MMore than eighty Christians have been killed in recent weeks in northern Nigeria following the ultimatum by the Islamist sect Boko Haram for Christians to leave the largely Muslim northern Nigeria. This only adds to the more than 500 killed last year by the group. The fact that these attacks took place despite the state of emergency existing in Yobe, Borno, Plateau and Niger states as well as a curfew in Adamawa state point to the inadequacy of the security response. Indeed, the security response itself is problematic.
The use of the military and its heavy-handed response has only served to alienate the local population. In one incident, Nigerian soldiers set fire to a whole street of cars, punishing residents for not warning them of a bomb attack. Part of the problem is that the army is a national force and not a local one and therefore does not share the cultural and ethnic background of local residents undermining both trust and sympathy. In the process, some locals are actively supporting Boko Haram. Whilst the group only consists of 300 fighters, its local sympathizers are said to number in their thousands. These sympathizers may also be in government. In a recent speech, Nigerian President Goodluck Jonathan claimed that Boko Haram sympathisers are also located within the executive and legislative arms of government, in the judiciary as well as in the armed forces, police and other security agencies. Clearly no counter-terrorism effort could be successful in this context and these supposed supporters need to be rooted out. In addition, the Nigerian government also needs to adopt a more focused intelligence-driven approach to counter-terrorism – one which would not alienate the local population. This however, is easier said than done. Professor Murray Last of University College London recently noted that, “Not even the intelligence people in Nigeria know the leadership [of Boko Haram], they are not on top of it at all”.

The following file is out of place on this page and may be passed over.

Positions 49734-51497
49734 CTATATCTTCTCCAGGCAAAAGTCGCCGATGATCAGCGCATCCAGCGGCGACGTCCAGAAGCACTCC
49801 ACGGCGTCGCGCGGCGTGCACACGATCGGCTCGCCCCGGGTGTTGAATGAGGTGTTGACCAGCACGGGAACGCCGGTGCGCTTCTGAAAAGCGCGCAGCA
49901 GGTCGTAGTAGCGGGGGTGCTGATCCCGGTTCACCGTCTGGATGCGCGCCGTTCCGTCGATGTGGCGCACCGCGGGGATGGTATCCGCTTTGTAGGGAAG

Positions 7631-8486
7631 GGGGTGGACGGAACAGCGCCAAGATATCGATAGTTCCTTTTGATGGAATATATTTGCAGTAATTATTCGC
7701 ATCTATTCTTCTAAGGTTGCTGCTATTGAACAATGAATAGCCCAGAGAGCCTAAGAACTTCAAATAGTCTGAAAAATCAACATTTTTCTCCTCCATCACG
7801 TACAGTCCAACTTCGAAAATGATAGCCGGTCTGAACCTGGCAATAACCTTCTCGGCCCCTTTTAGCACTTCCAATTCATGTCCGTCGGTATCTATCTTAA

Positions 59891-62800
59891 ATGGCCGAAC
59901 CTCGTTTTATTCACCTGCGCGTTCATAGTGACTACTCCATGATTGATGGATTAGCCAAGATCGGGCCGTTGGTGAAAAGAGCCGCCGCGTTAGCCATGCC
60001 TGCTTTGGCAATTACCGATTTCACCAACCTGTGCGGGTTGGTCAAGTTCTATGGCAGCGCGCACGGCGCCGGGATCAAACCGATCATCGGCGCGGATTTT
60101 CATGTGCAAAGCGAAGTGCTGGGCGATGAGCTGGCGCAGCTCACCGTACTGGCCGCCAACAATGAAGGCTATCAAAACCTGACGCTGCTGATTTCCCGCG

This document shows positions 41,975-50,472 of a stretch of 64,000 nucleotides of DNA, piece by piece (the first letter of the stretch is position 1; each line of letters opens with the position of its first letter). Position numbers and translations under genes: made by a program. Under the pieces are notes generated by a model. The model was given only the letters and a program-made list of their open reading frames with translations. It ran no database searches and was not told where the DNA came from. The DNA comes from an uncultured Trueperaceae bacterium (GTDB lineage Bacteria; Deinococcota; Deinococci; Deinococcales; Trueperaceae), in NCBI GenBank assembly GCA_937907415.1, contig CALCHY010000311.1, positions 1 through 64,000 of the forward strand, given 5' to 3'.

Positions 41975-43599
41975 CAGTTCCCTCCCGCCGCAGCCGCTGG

Any sustainable counter-terrorism effort also needs to consider the broader context in which Boko Haram thrives. Beyond the obvious religious dimensions of the conflict in terms of the demand for sharia law, there is also the socio-economic context. 75 percent of Northern Nigerians live in poverty compared with 27 percent in the South resulting in Northern Nigerians becoming increasingly alienated from Abuja and the central government. Religious differences between North and South are also compounded by ethnic divides. In the volatile mixed city of Jos, for instance, religious and ethnic divides reinforce each other pitting the Christian Berom against the Muslim Hausa.
Commenting on the deteriorating security situation, a hapless President Jonathan drew parallels between Nigeria now and during the 1967-1970 Biafra War when a million people were killed. The difference he lamented was that at least then one knew who and where the enemy was. In the current situation neither does the Nigerian state know who Boko Haram is or where and when they will strike next. Small wonder then, that Nigerian Christians have lost faith in their government’s ability to deal with Boko Haram with Reverend Ayo Oritsejafor, the President of the Christian Association of Nigeria branding the attacks on Christians and churches as a `declaration of war’ – one in which Christians `have no choice but to respond appropriately’.
Whilst sectarian strife threatens Nigeria, US General Carter Ham, head of the US military Africa Command warned that Boko Haram may be expanding because of an alliance with Al Qaeda in the Islamic Maghreb and Somali-based and Al Qaeda aligned Shabaab. This, in turn, raises the danger of overlapping and reinforcing extremist Islamist networks from East Africa to the Sahel and Sahara.